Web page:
Once someone’s email has been hacked, their account may send messages that are really from that account – only they are hacked messages loaded with malware. One of the newer phishing scams involves people who hack into LinkedIn accounts, and then send messages from that hacked account. The messages actually come from your connection’s account, but not from the connection: It’s a cybercriminal who is actually sending it, along with a link that installs malware on your device when clicked.
On the infrastructure side, an important and highly effective way to protect against users who click on the wrong link, despite your best educational efforts, is to install Remote Browser Isolation (RBI). RBI isolates any potential damage from phishing and other website-based social engineering attacks away from your network, vastly reducing the risk from human factor errors that inevitably occur.
Don’t be Lazy About Passwords
Users often can’t want to be bothered with good password hygiene, leaving them vulnerable to brute force attacks. Remind them:
- Not to make cyberthieves’ job easy. Use long and complex passwords. Some of the most common passwords are 123456 and “password.”
- Not to reuse passwords. A cyber break-in in one place shouldn’t give the bad guys keys to all of a user’s goodies.
- To use a password manager. It enables users to have unique, long, and complex passwords for every site without driving yourself crazy.
- To use multifactor authorization whenever it’s offered.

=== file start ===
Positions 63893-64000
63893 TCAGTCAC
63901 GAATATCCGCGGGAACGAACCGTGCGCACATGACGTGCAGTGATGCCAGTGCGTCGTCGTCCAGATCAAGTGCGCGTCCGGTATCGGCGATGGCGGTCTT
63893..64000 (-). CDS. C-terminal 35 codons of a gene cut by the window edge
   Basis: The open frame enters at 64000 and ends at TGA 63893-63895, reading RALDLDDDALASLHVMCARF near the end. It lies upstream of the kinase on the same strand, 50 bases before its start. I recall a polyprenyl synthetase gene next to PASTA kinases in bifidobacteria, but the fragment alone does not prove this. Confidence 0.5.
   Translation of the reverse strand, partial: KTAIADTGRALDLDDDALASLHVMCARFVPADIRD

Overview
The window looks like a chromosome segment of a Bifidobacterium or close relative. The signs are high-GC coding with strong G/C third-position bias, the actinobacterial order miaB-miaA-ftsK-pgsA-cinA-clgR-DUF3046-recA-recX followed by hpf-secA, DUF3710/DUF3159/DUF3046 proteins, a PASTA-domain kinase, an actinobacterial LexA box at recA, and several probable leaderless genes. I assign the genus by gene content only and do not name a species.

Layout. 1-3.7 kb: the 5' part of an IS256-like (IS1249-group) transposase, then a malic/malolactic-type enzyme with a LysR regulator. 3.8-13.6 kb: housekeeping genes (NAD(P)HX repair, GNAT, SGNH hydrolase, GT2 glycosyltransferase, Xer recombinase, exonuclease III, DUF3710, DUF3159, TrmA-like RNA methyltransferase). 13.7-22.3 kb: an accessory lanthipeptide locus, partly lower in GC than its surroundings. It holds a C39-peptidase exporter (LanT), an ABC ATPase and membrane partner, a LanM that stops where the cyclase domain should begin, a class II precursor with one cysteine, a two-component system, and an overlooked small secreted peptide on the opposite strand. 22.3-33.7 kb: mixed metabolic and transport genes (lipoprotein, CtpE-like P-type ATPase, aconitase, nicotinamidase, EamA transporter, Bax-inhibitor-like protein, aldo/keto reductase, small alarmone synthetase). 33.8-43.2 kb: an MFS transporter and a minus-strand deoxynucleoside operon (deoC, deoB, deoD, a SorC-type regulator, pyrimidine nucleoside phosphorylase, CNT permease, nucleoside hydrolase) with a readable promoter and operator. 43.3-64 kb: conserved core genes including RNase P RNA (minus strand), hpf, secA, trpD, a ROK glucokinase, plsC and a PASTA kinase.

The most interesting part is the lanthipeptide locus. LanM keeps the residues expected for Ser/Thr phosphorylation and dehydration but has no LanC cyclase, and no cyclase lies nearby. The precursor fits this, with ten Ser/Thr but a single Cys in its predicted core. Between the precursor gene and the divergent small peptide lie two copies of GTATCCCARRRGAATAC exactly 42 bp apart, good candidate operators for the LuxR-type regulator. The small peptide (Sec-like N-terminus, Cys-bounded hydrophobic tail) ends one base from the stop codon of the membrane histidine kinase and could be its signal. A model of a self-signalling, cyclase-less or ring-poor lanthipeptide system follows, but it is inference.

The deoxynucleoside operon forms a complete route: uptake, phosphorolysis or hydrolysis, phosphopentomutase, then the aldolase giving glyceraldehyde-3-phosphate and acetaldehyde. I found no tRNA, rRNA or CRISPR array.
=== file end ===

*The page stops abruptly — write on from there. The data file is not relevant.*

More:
Be Careful When Travelling
When on the road, users should be aware of these additional risks and recommendations:
- “If you connect it, protect it.” Anything that’s connected to the internet, whether it’s a laptop, smartphone, tablet, game device, or anything else, should be protected. That means keeping all software up to date and patches applied.
- Backup before setting out. Make sure all important information is securely backed up, so that if a device is lost, stolen, or hacked into important data won’t be lost.
- Turn autoconnect off. Some devices may automatically connect to networks, which could be a very bad idea – a cybercriminal might access the device the second the user logs on.
- Make sure any networks used are legitimate – in other words, make sure it’s really the hotel’s network you’re logging into, not some other network. If logging in from an unsecured public access point, such as a coffeeshop, avoid doing anything involving sensitive information.
- Be aware of physical security. Don’t leave any equipment, including USB or other storage devices, unattended in a public place.
True cybersecurity is a joint venture between organizations and their users. National Cybersecurity Awareness Month is a great time to educate your users on the things they can do to help keep both their own personal data and the organization’s data safe.